Higher Education Must Support Women Scholars
Posted on March 10, 2022 in Blog Posts
New data is shedding a different light on women’s work-life balance during the height of the COVID-19 pandemic, from March 2020 to January/February 2022. Many women have found remote and/or hybrid work (splitting one’s time between a remote location and an on-site location) to be beneficial for several key reasons. One, the absence of a commute has meant that some women were able to reduce stress. Second, some women reported feeling a sense of greater control over the ever-elusive work-life balance. Third, some women felt fewer financial pressures that come with a frequent commute to work, such as expenses for parking and public transportation, gasoline, takeout food and beverages, and clothing. Lastly, some women reported feeling less targeted for microaggressions, racism, sexism, and sexual harassment.
Yet, despite these self-reported positive outcomes from some, the data now illuminates another stark reality for women. Gender disparities and violence against girls and women appeared to increase during the COVID-19 pandemic, creating a global “shadow pandemic” according to UN Women. Hispanic women seem to be impacted the most by job losses as several members of this group are employed in hospitality, tourism, and leisure activities, sectors that came to a near halt as the result of mandatory COVID-19 lockdowns to contain the virus’s spread. These data are alarming and require a multi-sector approach and policy to support women in the workplace.
Women in the academy did not fare much better than women working in the for-profit and nonprofit sectors during the height of the pandemic. Women faculty, administrators, and researchers* indicated experiencing higher degrees of stress, burnout, and overwork than their male counterparts. Moreover, women’s scholarship productivity appeared to suffer significantly as their energy turned toward increased domestic labor, caretaking, and other personal complications such as COVID-related illness. Some STEM women researchers and faculty are reporting their desire to leave their professions due to exhaustion from combatting patriarchy and racism, which, from their vantage point, heightened during the COVID-19 pandemic.
Battling exhaustion, racism, and sexism during the “twindemic” of COVID-19 and heightened awareness of racism globally has been expressed in detail by some BIPOC scholars and, most specifically, Black scholars. In a 2020 piece for Inside Higher Ed, Henrika McCoy (Univ. of Illinois, Chicago) describes her own experience, as well as those of other Black scholars, as “tired and terrorized.” This is a heartrending example of how some Black women scholars feel a grave sense of fear while simultaneously lacking the energy to provide themselves with the necessary psychosocial protections.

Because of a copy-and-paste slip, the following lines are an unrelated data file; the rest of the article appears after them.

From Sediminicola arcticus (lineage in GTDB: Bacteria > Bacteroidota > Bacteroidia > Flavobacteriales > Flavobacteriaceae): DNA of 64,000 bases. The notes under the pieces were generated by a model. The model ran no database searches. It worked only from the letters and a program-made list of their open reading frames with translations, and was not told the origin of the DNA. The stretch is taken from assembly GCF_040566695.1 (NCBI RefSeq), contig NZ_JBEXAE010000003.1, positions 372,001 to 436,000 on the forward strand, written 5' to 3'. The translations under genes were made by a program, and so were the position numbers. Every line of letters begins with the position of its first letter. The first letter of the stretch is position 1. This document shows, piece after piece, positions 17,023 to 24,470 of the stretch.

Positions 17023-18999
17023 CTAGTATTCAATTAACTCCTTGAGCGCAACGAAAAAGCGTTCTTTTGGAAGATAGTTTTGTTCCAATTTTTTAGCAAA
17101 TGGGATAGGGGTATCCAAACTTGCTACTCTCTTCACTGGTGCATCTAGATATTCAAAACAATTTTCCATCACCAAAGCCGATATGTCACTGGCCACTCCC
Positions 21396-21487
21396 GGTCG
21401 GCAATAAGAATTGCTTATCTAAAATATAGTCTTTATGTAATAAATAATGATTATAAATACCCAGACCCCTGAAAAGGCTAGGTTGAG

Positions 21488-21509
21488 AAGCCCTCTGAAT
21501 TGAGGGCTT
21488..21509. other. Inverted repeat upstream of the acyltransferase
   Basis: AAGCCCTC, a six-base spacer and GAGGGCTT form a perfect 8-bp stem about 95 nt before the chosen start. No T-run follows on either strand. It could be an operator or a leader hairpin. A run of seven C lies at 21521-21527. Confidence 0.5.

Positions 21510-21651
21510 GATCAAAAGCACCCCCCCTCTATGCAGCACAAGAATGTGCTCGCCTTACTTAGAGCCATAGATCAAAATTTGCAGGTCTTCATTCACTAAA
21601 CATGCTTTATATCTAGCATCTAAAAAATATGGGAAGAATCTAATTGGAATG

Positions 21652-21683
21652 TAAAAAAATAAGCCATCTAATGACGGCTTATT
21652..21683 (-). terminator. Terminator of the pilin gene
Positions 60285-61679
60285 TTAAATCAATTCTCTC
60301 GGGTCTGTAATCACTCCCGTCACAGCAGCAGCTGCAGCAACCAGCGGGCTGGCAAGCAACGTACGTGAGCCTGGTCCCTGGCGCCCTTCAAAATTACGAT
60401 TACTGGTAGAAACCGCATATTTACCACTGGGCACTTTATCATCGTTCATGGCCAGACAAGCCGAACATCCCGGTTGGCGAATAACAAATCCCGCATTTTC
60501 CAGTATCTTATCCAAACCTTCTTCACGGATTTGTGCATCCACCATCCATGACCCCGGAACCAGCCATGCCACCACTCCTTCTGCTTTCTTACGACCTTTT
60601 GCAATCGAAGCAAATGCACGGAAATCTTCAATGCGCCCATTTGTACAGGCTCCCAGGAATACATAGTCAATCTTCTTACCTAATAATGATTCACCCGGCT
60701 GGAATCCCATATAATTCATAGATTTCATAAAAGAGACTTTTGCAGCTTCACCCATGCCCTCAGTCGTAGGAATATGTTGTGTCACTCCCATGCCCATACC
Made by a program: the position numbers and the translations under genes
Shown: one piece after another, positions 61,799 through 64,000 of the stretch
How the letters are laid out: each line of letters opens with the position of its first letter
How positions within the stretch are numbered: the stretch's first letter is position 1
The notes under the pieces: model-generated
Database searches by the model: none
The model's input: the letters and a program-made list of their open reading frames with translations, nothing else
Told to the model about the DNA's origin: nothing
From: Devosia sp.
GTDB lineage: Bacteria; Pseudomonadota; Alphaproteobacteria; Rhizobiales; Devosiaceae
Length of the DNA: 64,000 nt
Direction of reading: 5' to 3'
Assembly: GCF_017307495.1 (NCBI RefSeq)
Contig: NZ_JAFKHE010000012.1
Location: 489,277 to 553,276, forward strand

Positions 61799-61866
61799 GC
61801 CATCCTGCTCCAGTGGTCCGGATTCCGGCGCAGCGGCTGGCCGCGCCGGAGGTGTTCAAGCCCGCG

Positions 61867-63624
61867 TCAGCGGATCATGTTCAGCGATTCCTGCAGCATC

There is a lot to unpack on how higher education can improve workplace/working conditions for women, and at least a few initiatives are aiming to do so. Researchers Philippe Vincent-Lamarre (Univ. de Montréal), Vincent Larivière (Univ. de Montréal), and Cassidy R. Sugimoto (Indiana Univ.) have created a digital dashboard that collects and analyzes 327,902 publications to measure women’s scholarly outputs. Encouragingly, Nature has taken a principled stance on aiming to track the diversity (including gender) in research journals through more intensive computational audits. Additionally, Stanford University’s Clayman Institute for Gender Research and their Office of Faculty Development, Diversity, and Engagement are conducting research and exploring corrective measures in support of women scholars.
One only has to scan social media to read that many women in higher education are quite familiar with the perceptions of our jobs being easy and idyllic, a pervasive misconception even among our family members. Some close relations believe we spend our time in pensive, intellectual thoughts, surrounded by lush ivy and beautiful campus settings. We find ourselves routinely addressing false notions that we have summers “off” to explore our research interests and that the higher education sector is more supportive of women than other sectors.
I often wonder the extent to which these misperceptions of women’s work in the academy (along with the fear of retaliation from peers) may serve to inhibit women scholars from being more vocal about the gender disparities within higher education that make it extremely difficult to conduct and publish research.
It is essential for higher education to embark upon and support more insights-to-action research to improve the working conditions of women scholars and researchers. We must lead in one of the most important efforts in the history of humankind—ensuring that women’s work and lives are treated equitably and with dignity.
*Special note: Current data on women in the academy does not appear to survey the working conditions of women staff. If someone has this data or is embarking upon research to capture information about this group, please consider submitting a post for Toward Inclusive Excellence.
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